Australian embassy staff spent this morning finalising a deal with the 46 men, five women and five children on board, all of whom are Tamils and say they are fleeing ethnic violence in their homeland.
Indonesia's chief negotiator, Dr Sujatmiko has sent Indonesian officials a message - seen by The Age - asking them to put extra staff on at Tanjung Pinang detention centre to accommodate the new arrivals.
“The Australians have just informed us that the 56 people are ready to come down, we will verify and evacuate to detention centre Wednesday starting 7.30am. The same process like last Friday, please add two more immigration officers and quarantine (at Tanjung Pinang detention centre),” Dr Sujatmiko said.
The decision by the 56 asylum seekers ends a stand-off that began on October 16 when a boatload of 78 Sri Lankan asylum seekers, all ethnic Tamils, were rescued from their sinking boat by the Australian ship, but in Indonesia’s search and rescue zone.
Initially Indonesia refused to allow the boat to dock at an Indonesian port, but after negotiations between Australian Prime Minister Kevin Rudd and Indonesian President Susilo Bambang Yudhoyono, Indonesia took the boat “on humanitarian grounds” because there was a sick child on board.
But the asylum seekers refused to leave the Australian ship, demanding they be taken to Christmas Island for processing by Australian authorities.
Since then, Australian officials have been in near-constant negotiations with the asylum seekers, guaranteeing them speedy processing in detention and additional resettlement help including language lessons and family reunifications.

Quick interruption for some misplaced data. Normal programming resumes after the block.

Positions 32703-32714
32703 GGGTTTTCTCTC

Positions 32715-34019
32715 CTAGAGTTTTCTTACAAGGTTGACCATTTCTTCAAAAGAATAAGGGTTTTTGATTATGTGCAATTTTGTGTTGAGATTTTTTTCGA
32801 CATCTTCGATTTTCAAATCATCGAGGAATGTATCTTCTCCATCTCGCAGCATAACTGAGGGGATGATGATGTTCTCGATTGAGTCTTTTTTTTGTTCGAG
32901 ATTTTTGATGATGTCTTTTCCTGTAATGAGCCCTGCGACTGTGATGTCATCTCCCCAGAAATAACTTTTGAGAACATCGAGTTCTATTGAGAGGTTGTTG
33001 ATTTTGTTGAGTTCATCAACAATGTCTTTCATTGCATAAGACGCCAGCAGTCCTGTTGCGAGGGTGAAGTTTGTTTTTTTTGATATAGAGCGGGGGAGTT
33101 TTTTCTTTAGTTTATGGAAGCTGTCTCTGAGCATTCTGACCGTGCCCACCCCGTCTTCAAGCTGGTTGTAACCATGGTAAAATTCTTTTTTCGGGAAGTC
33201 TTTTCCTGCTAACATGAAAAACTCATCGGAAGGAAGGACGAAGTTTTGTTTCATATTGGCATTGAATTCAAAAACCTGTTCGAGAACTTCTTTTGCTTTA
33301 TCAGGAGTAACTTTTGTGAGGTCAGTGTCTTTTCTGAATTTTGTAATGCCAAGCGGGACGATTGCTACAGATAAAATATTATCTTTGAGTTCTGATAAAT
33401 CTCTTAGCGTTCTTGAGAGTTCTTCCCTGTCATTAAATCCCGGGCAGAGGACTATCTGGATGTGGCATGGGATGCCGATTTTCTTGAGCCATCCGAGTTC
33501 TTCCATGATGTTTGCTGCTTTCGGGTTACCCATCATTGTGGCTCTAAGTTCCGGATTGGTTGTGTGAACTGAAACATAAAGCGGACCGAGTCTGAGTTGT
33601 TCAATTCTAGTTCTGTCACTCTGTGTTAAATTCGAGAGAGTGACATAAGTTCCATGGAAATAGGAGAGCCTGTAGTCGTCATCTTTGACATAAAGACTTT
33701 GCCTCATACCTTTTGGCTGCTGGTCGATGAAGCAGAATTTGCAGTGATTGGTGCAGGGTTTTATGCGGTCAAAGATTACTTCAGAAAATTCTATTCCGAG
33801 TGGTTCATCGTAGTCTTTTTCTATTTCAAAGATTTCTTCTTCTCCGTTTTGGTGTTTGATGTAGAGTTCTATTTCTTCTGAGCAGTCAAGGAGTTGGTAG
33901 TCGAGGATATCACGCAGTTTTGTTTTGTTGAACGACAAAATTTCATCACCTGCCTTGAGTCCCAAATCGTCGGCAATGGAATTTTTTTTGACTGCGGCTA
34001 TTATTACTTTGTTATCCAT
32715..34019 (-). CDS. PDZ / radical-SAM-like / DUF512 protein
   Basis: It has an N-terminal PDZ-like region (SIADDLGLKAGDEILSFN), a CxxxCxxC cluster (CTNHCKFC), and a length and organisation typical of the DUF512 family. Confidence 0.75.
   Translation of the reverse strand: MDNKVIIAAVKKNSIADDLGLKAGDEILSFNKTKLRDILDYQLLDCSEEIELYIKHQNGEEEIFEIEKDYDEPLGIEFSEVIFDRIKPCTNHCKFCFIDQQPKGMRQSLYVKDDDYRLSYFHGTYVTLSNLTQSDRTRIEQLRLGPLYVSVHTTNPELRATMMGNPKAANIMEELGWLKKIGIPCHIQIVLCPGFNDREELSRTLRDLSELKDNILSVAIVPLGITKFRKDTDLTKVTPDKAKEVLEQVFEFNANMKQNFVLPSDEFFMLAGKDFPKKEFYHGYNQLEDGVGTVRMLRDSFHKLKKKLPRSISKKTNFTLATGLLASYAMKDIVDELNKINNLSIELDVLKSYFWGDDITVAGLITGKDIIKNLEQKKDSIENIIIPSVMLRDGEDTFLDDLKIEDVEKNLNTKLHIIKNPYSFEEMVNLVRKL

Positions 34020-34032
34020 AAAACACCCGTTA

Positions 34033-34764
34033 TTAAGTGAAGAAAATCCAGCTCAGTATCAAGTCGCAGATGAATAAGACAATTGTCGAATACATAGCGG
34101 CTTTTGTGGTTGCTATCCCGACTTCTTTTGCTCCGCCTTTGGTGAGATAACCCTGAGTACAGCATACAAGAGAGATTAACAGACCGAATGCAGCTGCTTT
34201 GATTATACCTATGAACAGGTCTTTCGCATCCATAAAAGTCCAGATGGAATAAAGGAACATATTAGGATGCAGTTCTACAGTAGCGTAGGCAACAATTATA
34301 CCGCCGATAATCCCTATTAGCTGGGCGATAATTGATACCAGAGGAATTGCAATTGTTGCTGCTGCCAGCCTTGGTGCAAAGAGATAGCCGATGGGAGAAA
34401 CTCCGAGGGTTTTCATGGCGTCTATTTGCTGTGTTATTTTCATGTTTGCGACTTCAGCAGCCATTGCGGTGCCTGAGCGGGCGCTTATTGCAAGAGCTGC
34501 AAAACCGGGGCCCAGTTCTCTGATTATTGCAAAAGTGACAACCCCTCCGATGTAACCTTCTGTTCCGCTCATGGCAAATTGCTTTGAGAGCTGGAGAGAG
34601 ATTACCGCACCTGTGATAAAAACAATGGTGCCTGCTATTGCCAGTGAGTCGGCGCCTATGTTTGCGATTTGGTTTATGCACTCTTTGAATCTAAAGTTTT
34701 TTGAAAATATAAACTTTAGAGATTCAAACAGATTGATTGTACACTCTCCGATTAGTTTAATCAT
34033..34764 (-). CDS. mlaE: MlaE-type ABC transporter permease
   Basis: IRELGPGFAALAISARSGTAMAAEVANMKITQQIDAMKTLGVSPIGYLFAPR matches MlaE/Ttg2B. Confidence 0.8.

Those carrying UN refugee papers, of which The Age understands there are several on board, have been promised resettlement in Australia within a month.
Last Friday 22 of the asylum seekers agreed to leave the boat and were taken to Tanjung Pinang detention, where they will be joined by their compatriots tomorrow.
UN officials have already begun processing their claims.
The stand-off has sparked a furious political debate in Australia, with the Opposition accusing the Government of misleading the Australian people over special treatment being offered to those on board the Oceanic Viking.
Mr Rudd has maintained there was no “special deal” offered, telling parliament this week “the group is being treated in a manner consistent with that afforded to any other asylum seeker in Indonesia”.
But the impasse involving another boatload of Sri Lankan asylum seekers, nearly 250 Tamils docked at Merak, shows no sign of abatement.
The International Organisation for Migration, which was assisting the asylum seekers, has withdrawn its staff from the port, out of fear of attacks from the increasingly desperate and frustrated asylum seekers.